3. Daraay Attack Frequency

The frequency that the bases conduct their raids has a dramatic effect on the difficulty.  If it is too frequent, the enemy can rapidly take down the mining installations in a sector after defeating the player once.  It takes time for the player to recover from a defeat, so the game has to take that into account.


It’s a fine line between super easy and impossible with a game that essentially runs as a simulation for 3-5 hours.  My goal is to provide a moderate challenge for most players on the normal difficulty setting. The easy setting should be, well, easy.  And the hard setting should be difficult but still very possible to beat.  I’ve got till Monday to get it right.  (at least for v1.0)


Sentinel Command Release Date Set

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Hey all,

I’m in the process of putting in the last art assets for the fleet HUD in Sentinel Command.  Mark is working on the final versions of the title and loading screens now, and Austin just finished the final version of the music in the battles.  What I’m getting at is: we are getting really close to the finish line!

We have chosen July 27th as the date we’ll be submitting the app for review with Apple, and August 13th as the release date into the app store.

I’ve been working on this game since last September, Mark and Austin came on board in December.  I think it is definitely the best game that GamerNationX has put out, and I can’t wait to get it released into the wild.  I think strategy fans are going to love this game!

-John ‘darkludus’ Ellenberger

T-Minus 13 Days

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Getting close now…

We are targeting July 27th as the submission date to Apple for Sentinel Command.  Mark and I had a meeting yesterday to go over the last few art assets and tweaks that are needed to the game.  We think July 27th is the date that all of those items will be done and we’ll be ready to submit the game to Apple for review.

This means Sentinel Command will be available in the app store on either Aug 5 or Aug 12.  It depends on what the review cycle is like for Apple in a couple of weeks when we submit.  Today the average review time is 7 days, so Aug 5 is looking good.  Very exciting!

I’ll keep our site, FB, and Twitter updated with the exact release date as we get it locked in.


Sentinel Command Update

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Mark and I are hard at work finishing Sentinel Command.  Aside from a few remaining art assets that need to be put in, the main focus right now is finding and fixing bugs and balancing gameplay.

Sentinel Command is a simulation.  There is an economy to the mining operation that you are trying to protect.  Neoplatinum ore is first gathered at mines, then shipped to nearby refineries.  Once the ore has been refined, it is sent collected at a centralized sector capitals.  At regular intervals, a war council convenes and the accumulated Neoplatinum is sent from the sector capitals to you at the Sentinal Space Station.  You then are responsible for the distribution of that Neoplatinum to your allies to aid with their war efforts, as well as determining how much to hold back in reserve to improve your own forces.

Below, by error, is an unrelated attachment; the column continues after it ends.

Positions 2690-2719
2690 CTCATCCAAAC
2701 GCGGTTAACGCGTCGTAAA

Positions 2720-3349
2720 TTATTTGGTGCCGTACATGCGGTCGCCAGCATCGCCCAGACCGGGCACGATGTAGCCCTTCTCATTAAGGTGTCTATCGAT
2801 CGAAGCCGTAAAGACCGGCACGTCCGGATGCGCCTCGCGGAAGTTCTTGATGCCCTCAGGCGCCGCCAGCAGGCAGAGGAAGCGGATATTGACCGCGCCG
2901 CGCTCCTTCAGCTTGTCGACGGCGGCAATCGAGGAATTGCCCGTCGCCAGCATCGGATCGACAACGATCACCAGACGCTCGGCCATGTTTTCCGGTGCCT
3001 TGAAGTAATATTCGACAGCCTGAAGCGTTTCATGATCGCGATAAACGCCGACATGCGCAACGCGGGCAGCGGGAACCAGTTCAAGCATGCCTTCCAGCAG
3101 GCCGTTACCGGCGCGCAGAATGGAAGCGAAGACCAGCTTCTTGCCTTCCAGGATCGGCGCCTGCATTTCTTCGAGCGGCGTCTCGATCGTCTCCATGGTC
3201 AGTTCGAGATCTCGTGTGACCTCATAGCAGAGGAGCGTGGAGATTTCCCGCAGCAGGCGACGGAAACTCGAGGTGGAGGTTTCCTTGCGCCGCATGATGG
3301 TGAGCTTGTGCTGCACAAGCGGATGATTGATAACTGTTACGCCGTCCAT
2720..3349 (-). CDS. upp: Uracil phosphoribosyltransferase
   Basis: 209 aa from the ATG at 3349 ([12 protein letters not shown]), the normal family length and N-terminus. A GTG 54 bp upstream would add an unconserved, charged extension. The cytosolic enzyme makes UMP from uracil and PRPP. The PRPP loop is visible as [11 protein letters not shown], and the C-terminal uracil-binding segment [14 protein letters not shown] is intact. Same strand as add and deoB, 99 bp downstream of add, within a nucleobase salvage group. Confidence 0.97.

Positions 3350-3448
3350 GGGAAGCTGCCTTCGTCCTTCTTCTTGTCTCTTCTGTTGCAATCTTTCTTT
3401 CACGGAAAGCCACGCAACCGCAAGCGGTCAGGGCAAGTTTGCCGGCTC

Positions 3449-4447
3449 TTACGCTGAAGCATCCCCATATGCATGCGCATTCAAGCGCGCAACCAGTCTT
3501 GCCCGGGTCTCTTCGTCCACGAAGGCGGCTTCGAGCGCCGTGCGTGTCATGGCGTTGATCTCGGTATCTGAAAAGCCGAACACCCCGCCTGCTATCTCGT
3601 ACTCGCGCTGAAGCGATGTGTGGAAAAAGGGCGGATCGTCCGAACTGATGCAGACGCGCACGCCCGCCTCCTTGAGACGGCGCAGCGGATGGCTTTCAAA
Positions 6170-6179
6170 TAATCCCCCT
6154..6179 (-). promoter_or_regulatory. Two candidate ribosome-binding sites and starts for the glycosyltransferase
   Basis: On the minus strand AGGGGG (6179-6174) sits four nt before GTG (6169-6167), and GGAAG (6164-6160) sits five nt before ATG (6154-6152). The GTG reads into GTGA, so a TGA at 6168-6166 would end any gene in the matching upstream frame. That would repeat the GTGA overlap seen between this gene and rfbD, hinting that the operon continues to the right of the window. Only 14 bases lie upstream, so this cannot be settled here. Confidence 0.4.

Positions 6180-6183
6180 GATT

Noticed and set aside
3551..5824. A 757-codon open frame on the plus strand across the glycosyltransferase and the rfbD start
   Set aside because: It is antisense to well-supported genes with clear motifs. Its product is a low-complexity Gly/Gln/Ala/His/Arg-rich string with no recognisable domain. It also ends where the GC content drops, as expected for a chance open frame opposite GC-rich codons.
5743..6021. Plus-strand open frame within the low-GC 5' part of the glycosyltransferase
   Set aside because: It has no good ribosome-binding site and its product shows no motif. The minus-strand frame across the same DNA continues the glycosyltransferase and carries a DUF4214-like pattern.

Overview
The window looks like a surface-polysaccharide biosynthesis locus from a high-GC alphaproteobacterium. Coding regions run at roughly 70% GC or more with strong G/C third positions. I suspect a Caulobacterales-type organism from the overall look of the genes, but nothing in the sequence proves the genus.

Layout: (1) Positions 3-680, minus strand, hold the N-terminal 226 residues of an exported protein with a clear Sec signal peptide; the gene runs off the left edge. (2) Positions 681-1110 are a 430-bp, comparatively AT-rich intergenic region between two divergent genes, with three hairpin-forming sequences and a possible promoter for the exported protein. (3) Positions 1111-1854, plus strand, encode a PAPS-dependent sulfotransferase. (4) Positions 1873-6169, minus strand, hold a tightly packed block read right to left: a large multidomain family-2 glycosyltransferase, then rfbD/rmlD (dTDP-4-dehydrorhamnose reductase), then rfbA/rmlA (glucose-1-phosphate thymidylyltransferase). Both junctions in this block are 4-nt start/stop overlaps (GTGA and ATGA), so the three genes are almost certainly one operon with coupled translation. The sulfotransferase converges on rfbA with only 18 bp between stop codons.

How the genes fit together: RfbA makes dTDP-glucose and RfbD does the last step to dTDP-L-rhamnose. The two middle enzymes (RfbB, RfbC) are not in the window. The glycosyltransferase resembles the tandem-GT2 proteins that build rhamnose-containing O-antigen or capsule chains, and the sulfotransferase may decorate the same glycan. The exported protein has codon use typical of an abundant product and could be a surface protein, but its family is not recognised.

The enemy is trying to disrupt this mining operation.  Every time they raid a mine, refinery, or sector capital, the supply chain is disrupted.  As the enemy conducts successful raids, they use the Neoplatinum they have taken to improve their own forces, increasing their effectiveness while depriving you of the valuable resource.

As I said, it’s all a simulation.  So each game plays out a little differently.  Early battles can cause cascading effects that make the game either really easy or really difficult.  There was a similar effect in Heroes of the Revolution.  The way things unfold early could have deep ramifications throughout the game.  This is one of the things that I love about making these types of games – even as the developer, I can be surprised by what happens.  If the simulation becomes complex enough, it is simply too difficult to predict what will happen next.  This creates a real challenge as the developer.  A common piece of feedback for Heroes was that the early game had more focus and felt better than the end game.  A lot of this had to do with the developer has more control over the initial setup and events in the early stage of the simulation.

The same thing is happening for Sentinel Command.  I feel like the early part of the game plays fairly consistently through the first couple of war councils.  This is about 3-6 battles, depending again on how the simulation goes early on.  After that, I’ve seen a lot of variation in terms of difficulty and AI aggressiveness.   So about half of my time right now is playing through the game and making modifications to different configuration settings to try to get the game to have a more predictable difficulty curve.  Ideally, the game is pacing the player – so as the player gets more and more powerful ships, weapons, equipment, and abilities, the AI has roughly the equivalent so that the challenge level remains consistent.  Obviously, if the player is doing really well you want that to be reflected, and vice versa if the player is not doing so well.  The other half of my time is fixing bugs and making little tweaks while I do this gameplay balancing.